As tax season approaches, a recent flush of tax refund fraud has taken center stage. Senator Bill Nelson of Florida began a hearing on a bill to stop the fraud and speed up payments back to victims, yesterday. He proposed this legislation about a year ago.
Like most legislation, this one sounds great. It’s obviously designed to help people and combat a serious problem. There is one issue: the “how” of this bill. How would this legislation stop fraud?
By sharing more of your personal tax information with the police. This should immediately raise the privacy red flag. In Nelson’s bill, he proposes more information sharing between the IRS and local law enforcement. Despite making this information highly sensitive, further sharing always puts information at risk to be leaked. Reuters wrote that the IRS’s national taxpayer advocate, Nina Olson supported the bill but would need very clear parameters on when and how personal information was shared.
Right now, Nelson is advocating a sample program to roll out in Tampa. There is no date on this yet.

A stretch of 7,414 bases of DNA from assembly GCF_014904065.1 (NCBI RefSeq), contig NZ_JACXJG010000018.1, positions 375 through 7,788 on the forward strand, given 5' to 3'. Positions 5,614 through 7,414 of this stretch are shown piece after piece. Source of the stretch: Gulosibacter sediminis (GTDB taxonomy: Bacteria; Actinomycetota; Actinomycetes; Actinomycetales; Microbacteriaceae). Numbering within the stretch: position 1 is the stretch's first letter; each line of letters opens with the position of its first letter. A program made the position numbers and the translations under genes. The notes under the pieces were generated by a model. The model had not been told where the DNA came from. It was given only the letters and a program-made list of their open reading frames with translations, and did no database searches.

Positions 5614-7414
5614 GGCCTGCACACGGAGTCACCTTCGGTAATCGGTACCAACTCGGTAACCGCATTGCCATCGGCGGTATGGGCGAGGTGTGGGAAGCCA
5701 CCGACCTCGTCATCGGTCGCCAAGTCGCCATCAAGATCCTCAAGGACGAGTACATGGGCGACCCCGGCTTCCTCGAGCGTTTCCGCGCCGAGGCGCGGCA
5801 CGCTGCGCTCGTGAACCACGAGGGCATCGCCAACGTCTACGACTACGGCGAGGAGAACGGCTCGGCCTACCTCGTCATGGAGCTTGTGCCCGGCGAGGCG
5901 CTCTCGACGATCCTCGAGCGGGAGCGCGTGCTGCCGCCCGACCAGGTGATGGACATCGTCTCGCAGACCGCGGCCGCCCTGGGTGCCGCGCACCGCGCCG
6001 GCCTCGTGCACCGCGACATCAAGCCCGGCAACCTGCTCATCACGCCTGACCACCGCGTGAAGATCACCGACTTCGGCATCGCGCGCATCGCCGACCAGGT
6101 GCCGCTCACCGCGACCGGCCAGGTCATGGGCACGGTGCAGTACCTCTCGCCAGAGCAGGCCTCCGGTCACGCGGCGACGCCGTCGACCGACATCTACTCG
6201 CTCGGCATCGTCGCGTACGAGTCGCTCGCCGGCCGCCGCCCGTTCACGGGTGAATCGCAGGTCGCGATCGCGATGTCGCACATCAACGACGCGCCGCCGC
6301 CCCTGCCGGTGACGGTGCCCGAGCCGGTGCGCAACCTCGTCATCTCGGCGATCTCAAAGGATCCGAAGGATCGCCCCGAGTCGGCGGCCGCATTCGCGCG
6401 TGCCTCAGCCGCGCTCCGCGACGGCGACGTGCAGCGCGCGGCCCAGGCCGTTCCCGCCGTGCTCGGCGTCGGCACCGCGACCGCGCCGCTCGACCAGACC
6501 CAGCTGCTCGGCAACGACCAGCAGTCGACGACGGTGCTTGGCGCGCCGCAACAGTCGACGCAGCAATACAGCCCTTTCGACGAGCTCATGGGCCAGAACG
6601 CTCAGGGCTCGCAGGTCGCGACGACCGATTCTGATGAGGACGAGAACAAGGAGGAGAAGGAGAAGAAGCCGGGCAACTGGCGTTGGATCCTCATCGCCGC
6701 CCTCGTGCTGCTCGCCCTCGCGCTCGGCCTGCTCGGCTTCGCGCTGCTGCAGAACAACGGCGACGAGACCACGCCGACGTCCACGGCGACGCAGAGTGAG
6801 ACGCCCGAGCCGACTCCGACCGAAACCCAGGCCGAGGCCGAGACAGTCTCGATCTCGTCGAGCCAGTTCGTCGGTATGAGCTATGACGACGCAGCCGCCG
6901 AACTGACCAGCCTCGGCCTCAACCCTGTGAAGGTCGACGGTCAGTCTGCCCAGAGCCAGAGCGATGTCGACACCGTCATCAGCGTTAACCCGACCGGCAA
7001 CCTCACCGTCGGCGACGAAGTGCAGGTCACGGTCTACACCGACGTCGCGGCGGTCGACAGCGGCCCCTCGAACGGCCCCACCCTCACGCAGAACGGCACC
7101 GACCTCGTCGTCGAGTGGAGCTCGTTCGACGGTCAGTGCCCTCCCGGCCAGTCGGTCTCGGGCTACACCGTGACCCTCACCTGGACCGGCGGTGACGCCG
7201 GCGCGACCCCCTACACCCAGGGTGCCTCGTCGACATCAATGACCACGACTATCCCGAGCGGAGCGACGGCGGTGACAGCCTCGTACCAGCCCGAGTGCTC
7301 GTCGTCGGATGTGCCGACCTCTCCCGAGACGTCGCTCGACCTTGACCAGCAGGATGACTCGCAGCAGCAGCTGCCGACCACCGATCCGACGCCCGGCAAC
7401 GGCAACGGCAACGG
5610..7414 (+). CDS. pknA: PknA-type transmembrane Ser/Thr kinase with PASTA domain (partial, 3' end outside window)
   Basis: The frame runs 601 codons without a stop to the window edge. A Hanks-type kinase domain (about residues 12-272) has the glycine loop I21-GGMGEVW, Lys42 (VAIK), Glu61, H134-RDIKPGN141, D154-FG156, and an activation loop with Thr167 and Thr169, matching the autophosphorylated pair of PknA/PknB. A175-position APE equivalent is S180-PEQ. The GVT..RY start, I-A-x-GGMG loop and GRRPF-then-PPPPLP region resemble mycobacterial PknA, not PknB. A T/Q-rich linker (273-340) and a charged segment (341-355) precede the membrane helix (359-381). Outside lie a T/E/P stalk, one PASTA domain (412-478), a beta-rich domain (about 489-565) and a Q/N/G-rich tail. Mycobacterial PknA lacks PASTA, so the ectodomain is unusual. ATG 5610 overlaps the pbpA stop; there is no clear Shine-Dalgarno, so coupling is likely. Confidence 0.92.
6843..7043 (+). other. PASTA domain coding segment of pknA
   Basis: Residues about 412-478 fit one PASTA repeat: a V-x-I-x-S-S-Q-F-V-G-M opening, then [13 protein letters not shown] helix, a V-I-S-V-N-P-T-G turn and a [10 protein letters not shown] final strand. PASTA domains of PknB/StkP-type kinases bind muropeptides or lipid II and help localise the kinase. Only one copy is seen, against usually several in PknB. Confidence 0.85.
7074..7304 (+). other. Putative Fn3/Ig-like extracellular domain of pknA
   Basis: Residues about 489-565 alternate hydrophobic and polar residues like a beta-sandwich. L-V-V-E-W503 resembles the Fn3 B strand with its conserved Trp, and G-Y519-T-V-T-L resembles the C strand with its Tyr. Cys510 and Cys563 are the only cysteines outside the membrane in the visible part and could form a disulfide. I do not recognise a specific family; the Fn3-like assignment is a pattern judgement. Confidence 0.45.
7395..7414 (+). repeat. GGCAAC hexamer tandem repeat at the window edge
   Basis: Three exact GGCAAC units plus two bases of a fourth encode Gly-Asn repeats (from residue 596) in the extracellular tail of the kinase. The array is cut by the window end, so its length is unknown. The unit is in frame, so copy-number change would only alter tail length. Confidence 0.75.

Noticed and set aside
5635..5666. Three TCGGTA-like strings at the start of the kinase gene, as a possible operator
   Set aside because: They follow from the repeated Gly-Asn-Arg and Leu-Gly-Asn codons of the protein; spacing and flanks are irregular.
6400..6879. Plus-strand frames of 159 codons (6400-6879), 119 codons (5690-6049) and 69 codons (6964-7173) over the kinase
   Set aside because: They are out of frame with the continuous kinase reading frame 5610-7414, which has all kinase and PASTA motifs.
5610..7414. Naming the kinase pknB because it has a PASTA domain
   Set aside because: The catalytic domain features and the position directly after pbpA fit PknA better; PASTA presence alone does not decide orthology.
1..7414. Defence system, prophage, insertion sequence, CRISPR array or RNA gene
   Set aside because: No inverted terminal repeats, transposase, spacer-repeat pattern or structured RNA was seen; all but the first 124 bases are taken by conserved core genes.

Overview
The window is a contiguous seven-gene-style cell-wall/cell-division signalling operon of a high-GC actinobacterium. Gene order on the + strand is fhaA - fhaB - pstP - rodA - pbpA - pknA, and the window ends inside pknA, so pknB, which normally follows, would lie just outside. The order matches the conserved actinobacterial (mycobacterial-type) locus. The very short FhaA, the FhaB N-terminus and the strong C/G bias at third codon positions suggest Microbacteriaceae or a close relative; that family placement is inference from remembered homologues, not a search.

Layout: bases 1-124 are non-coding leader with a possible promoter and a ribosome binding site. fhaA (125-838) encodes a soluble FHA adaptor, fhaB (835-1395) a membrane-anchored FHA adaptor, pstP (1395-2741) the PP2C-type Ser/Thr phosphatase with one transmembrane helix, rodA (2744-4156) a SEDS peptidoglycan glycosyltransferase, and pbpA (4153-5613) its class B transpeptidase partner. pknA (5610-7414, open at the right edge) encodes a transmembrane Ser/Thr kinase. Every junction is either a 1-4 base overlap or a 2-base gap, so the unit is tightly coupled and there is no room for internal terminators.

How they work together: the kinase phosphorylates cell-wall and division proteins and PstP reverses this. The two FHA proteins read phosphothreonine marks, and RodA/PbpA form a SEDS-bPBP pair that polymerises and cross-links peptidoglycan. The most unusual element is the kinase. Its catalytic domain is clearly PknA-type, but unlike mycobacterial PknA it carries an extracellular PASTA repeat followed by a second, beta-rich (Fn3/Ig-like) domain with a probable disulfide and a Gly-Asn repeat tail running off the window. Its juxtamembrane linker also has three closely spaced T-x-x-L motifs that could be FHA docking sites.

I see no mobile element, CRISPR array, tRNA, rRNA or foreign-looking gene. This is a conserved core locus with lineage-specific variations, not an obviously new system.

Personally, I feel jumping straight to sharing personal information is a problem. The government is pushing hard on privacy measures for the internet yet they want to let our most personal information, our finances, into a place of weakness. (Why not, I guess? They’ve already done that with our medical records.)
I’m not questioning the legitimacy of the problem, especially for Florida. Tax fraud and identity theft can be crippling. But this is not the only solution. Most of the fault lies at the with the IRS. The length of time it takes to process returns alone contributes to the problem. Yet, somehow process of checking for fraud somehow slips by. Third party debit cards unattached to real bank accounts are also an issue. Evaluating how and why fraud happens, then taking steps to correct it seems like the first line of defense before invading personal privacy.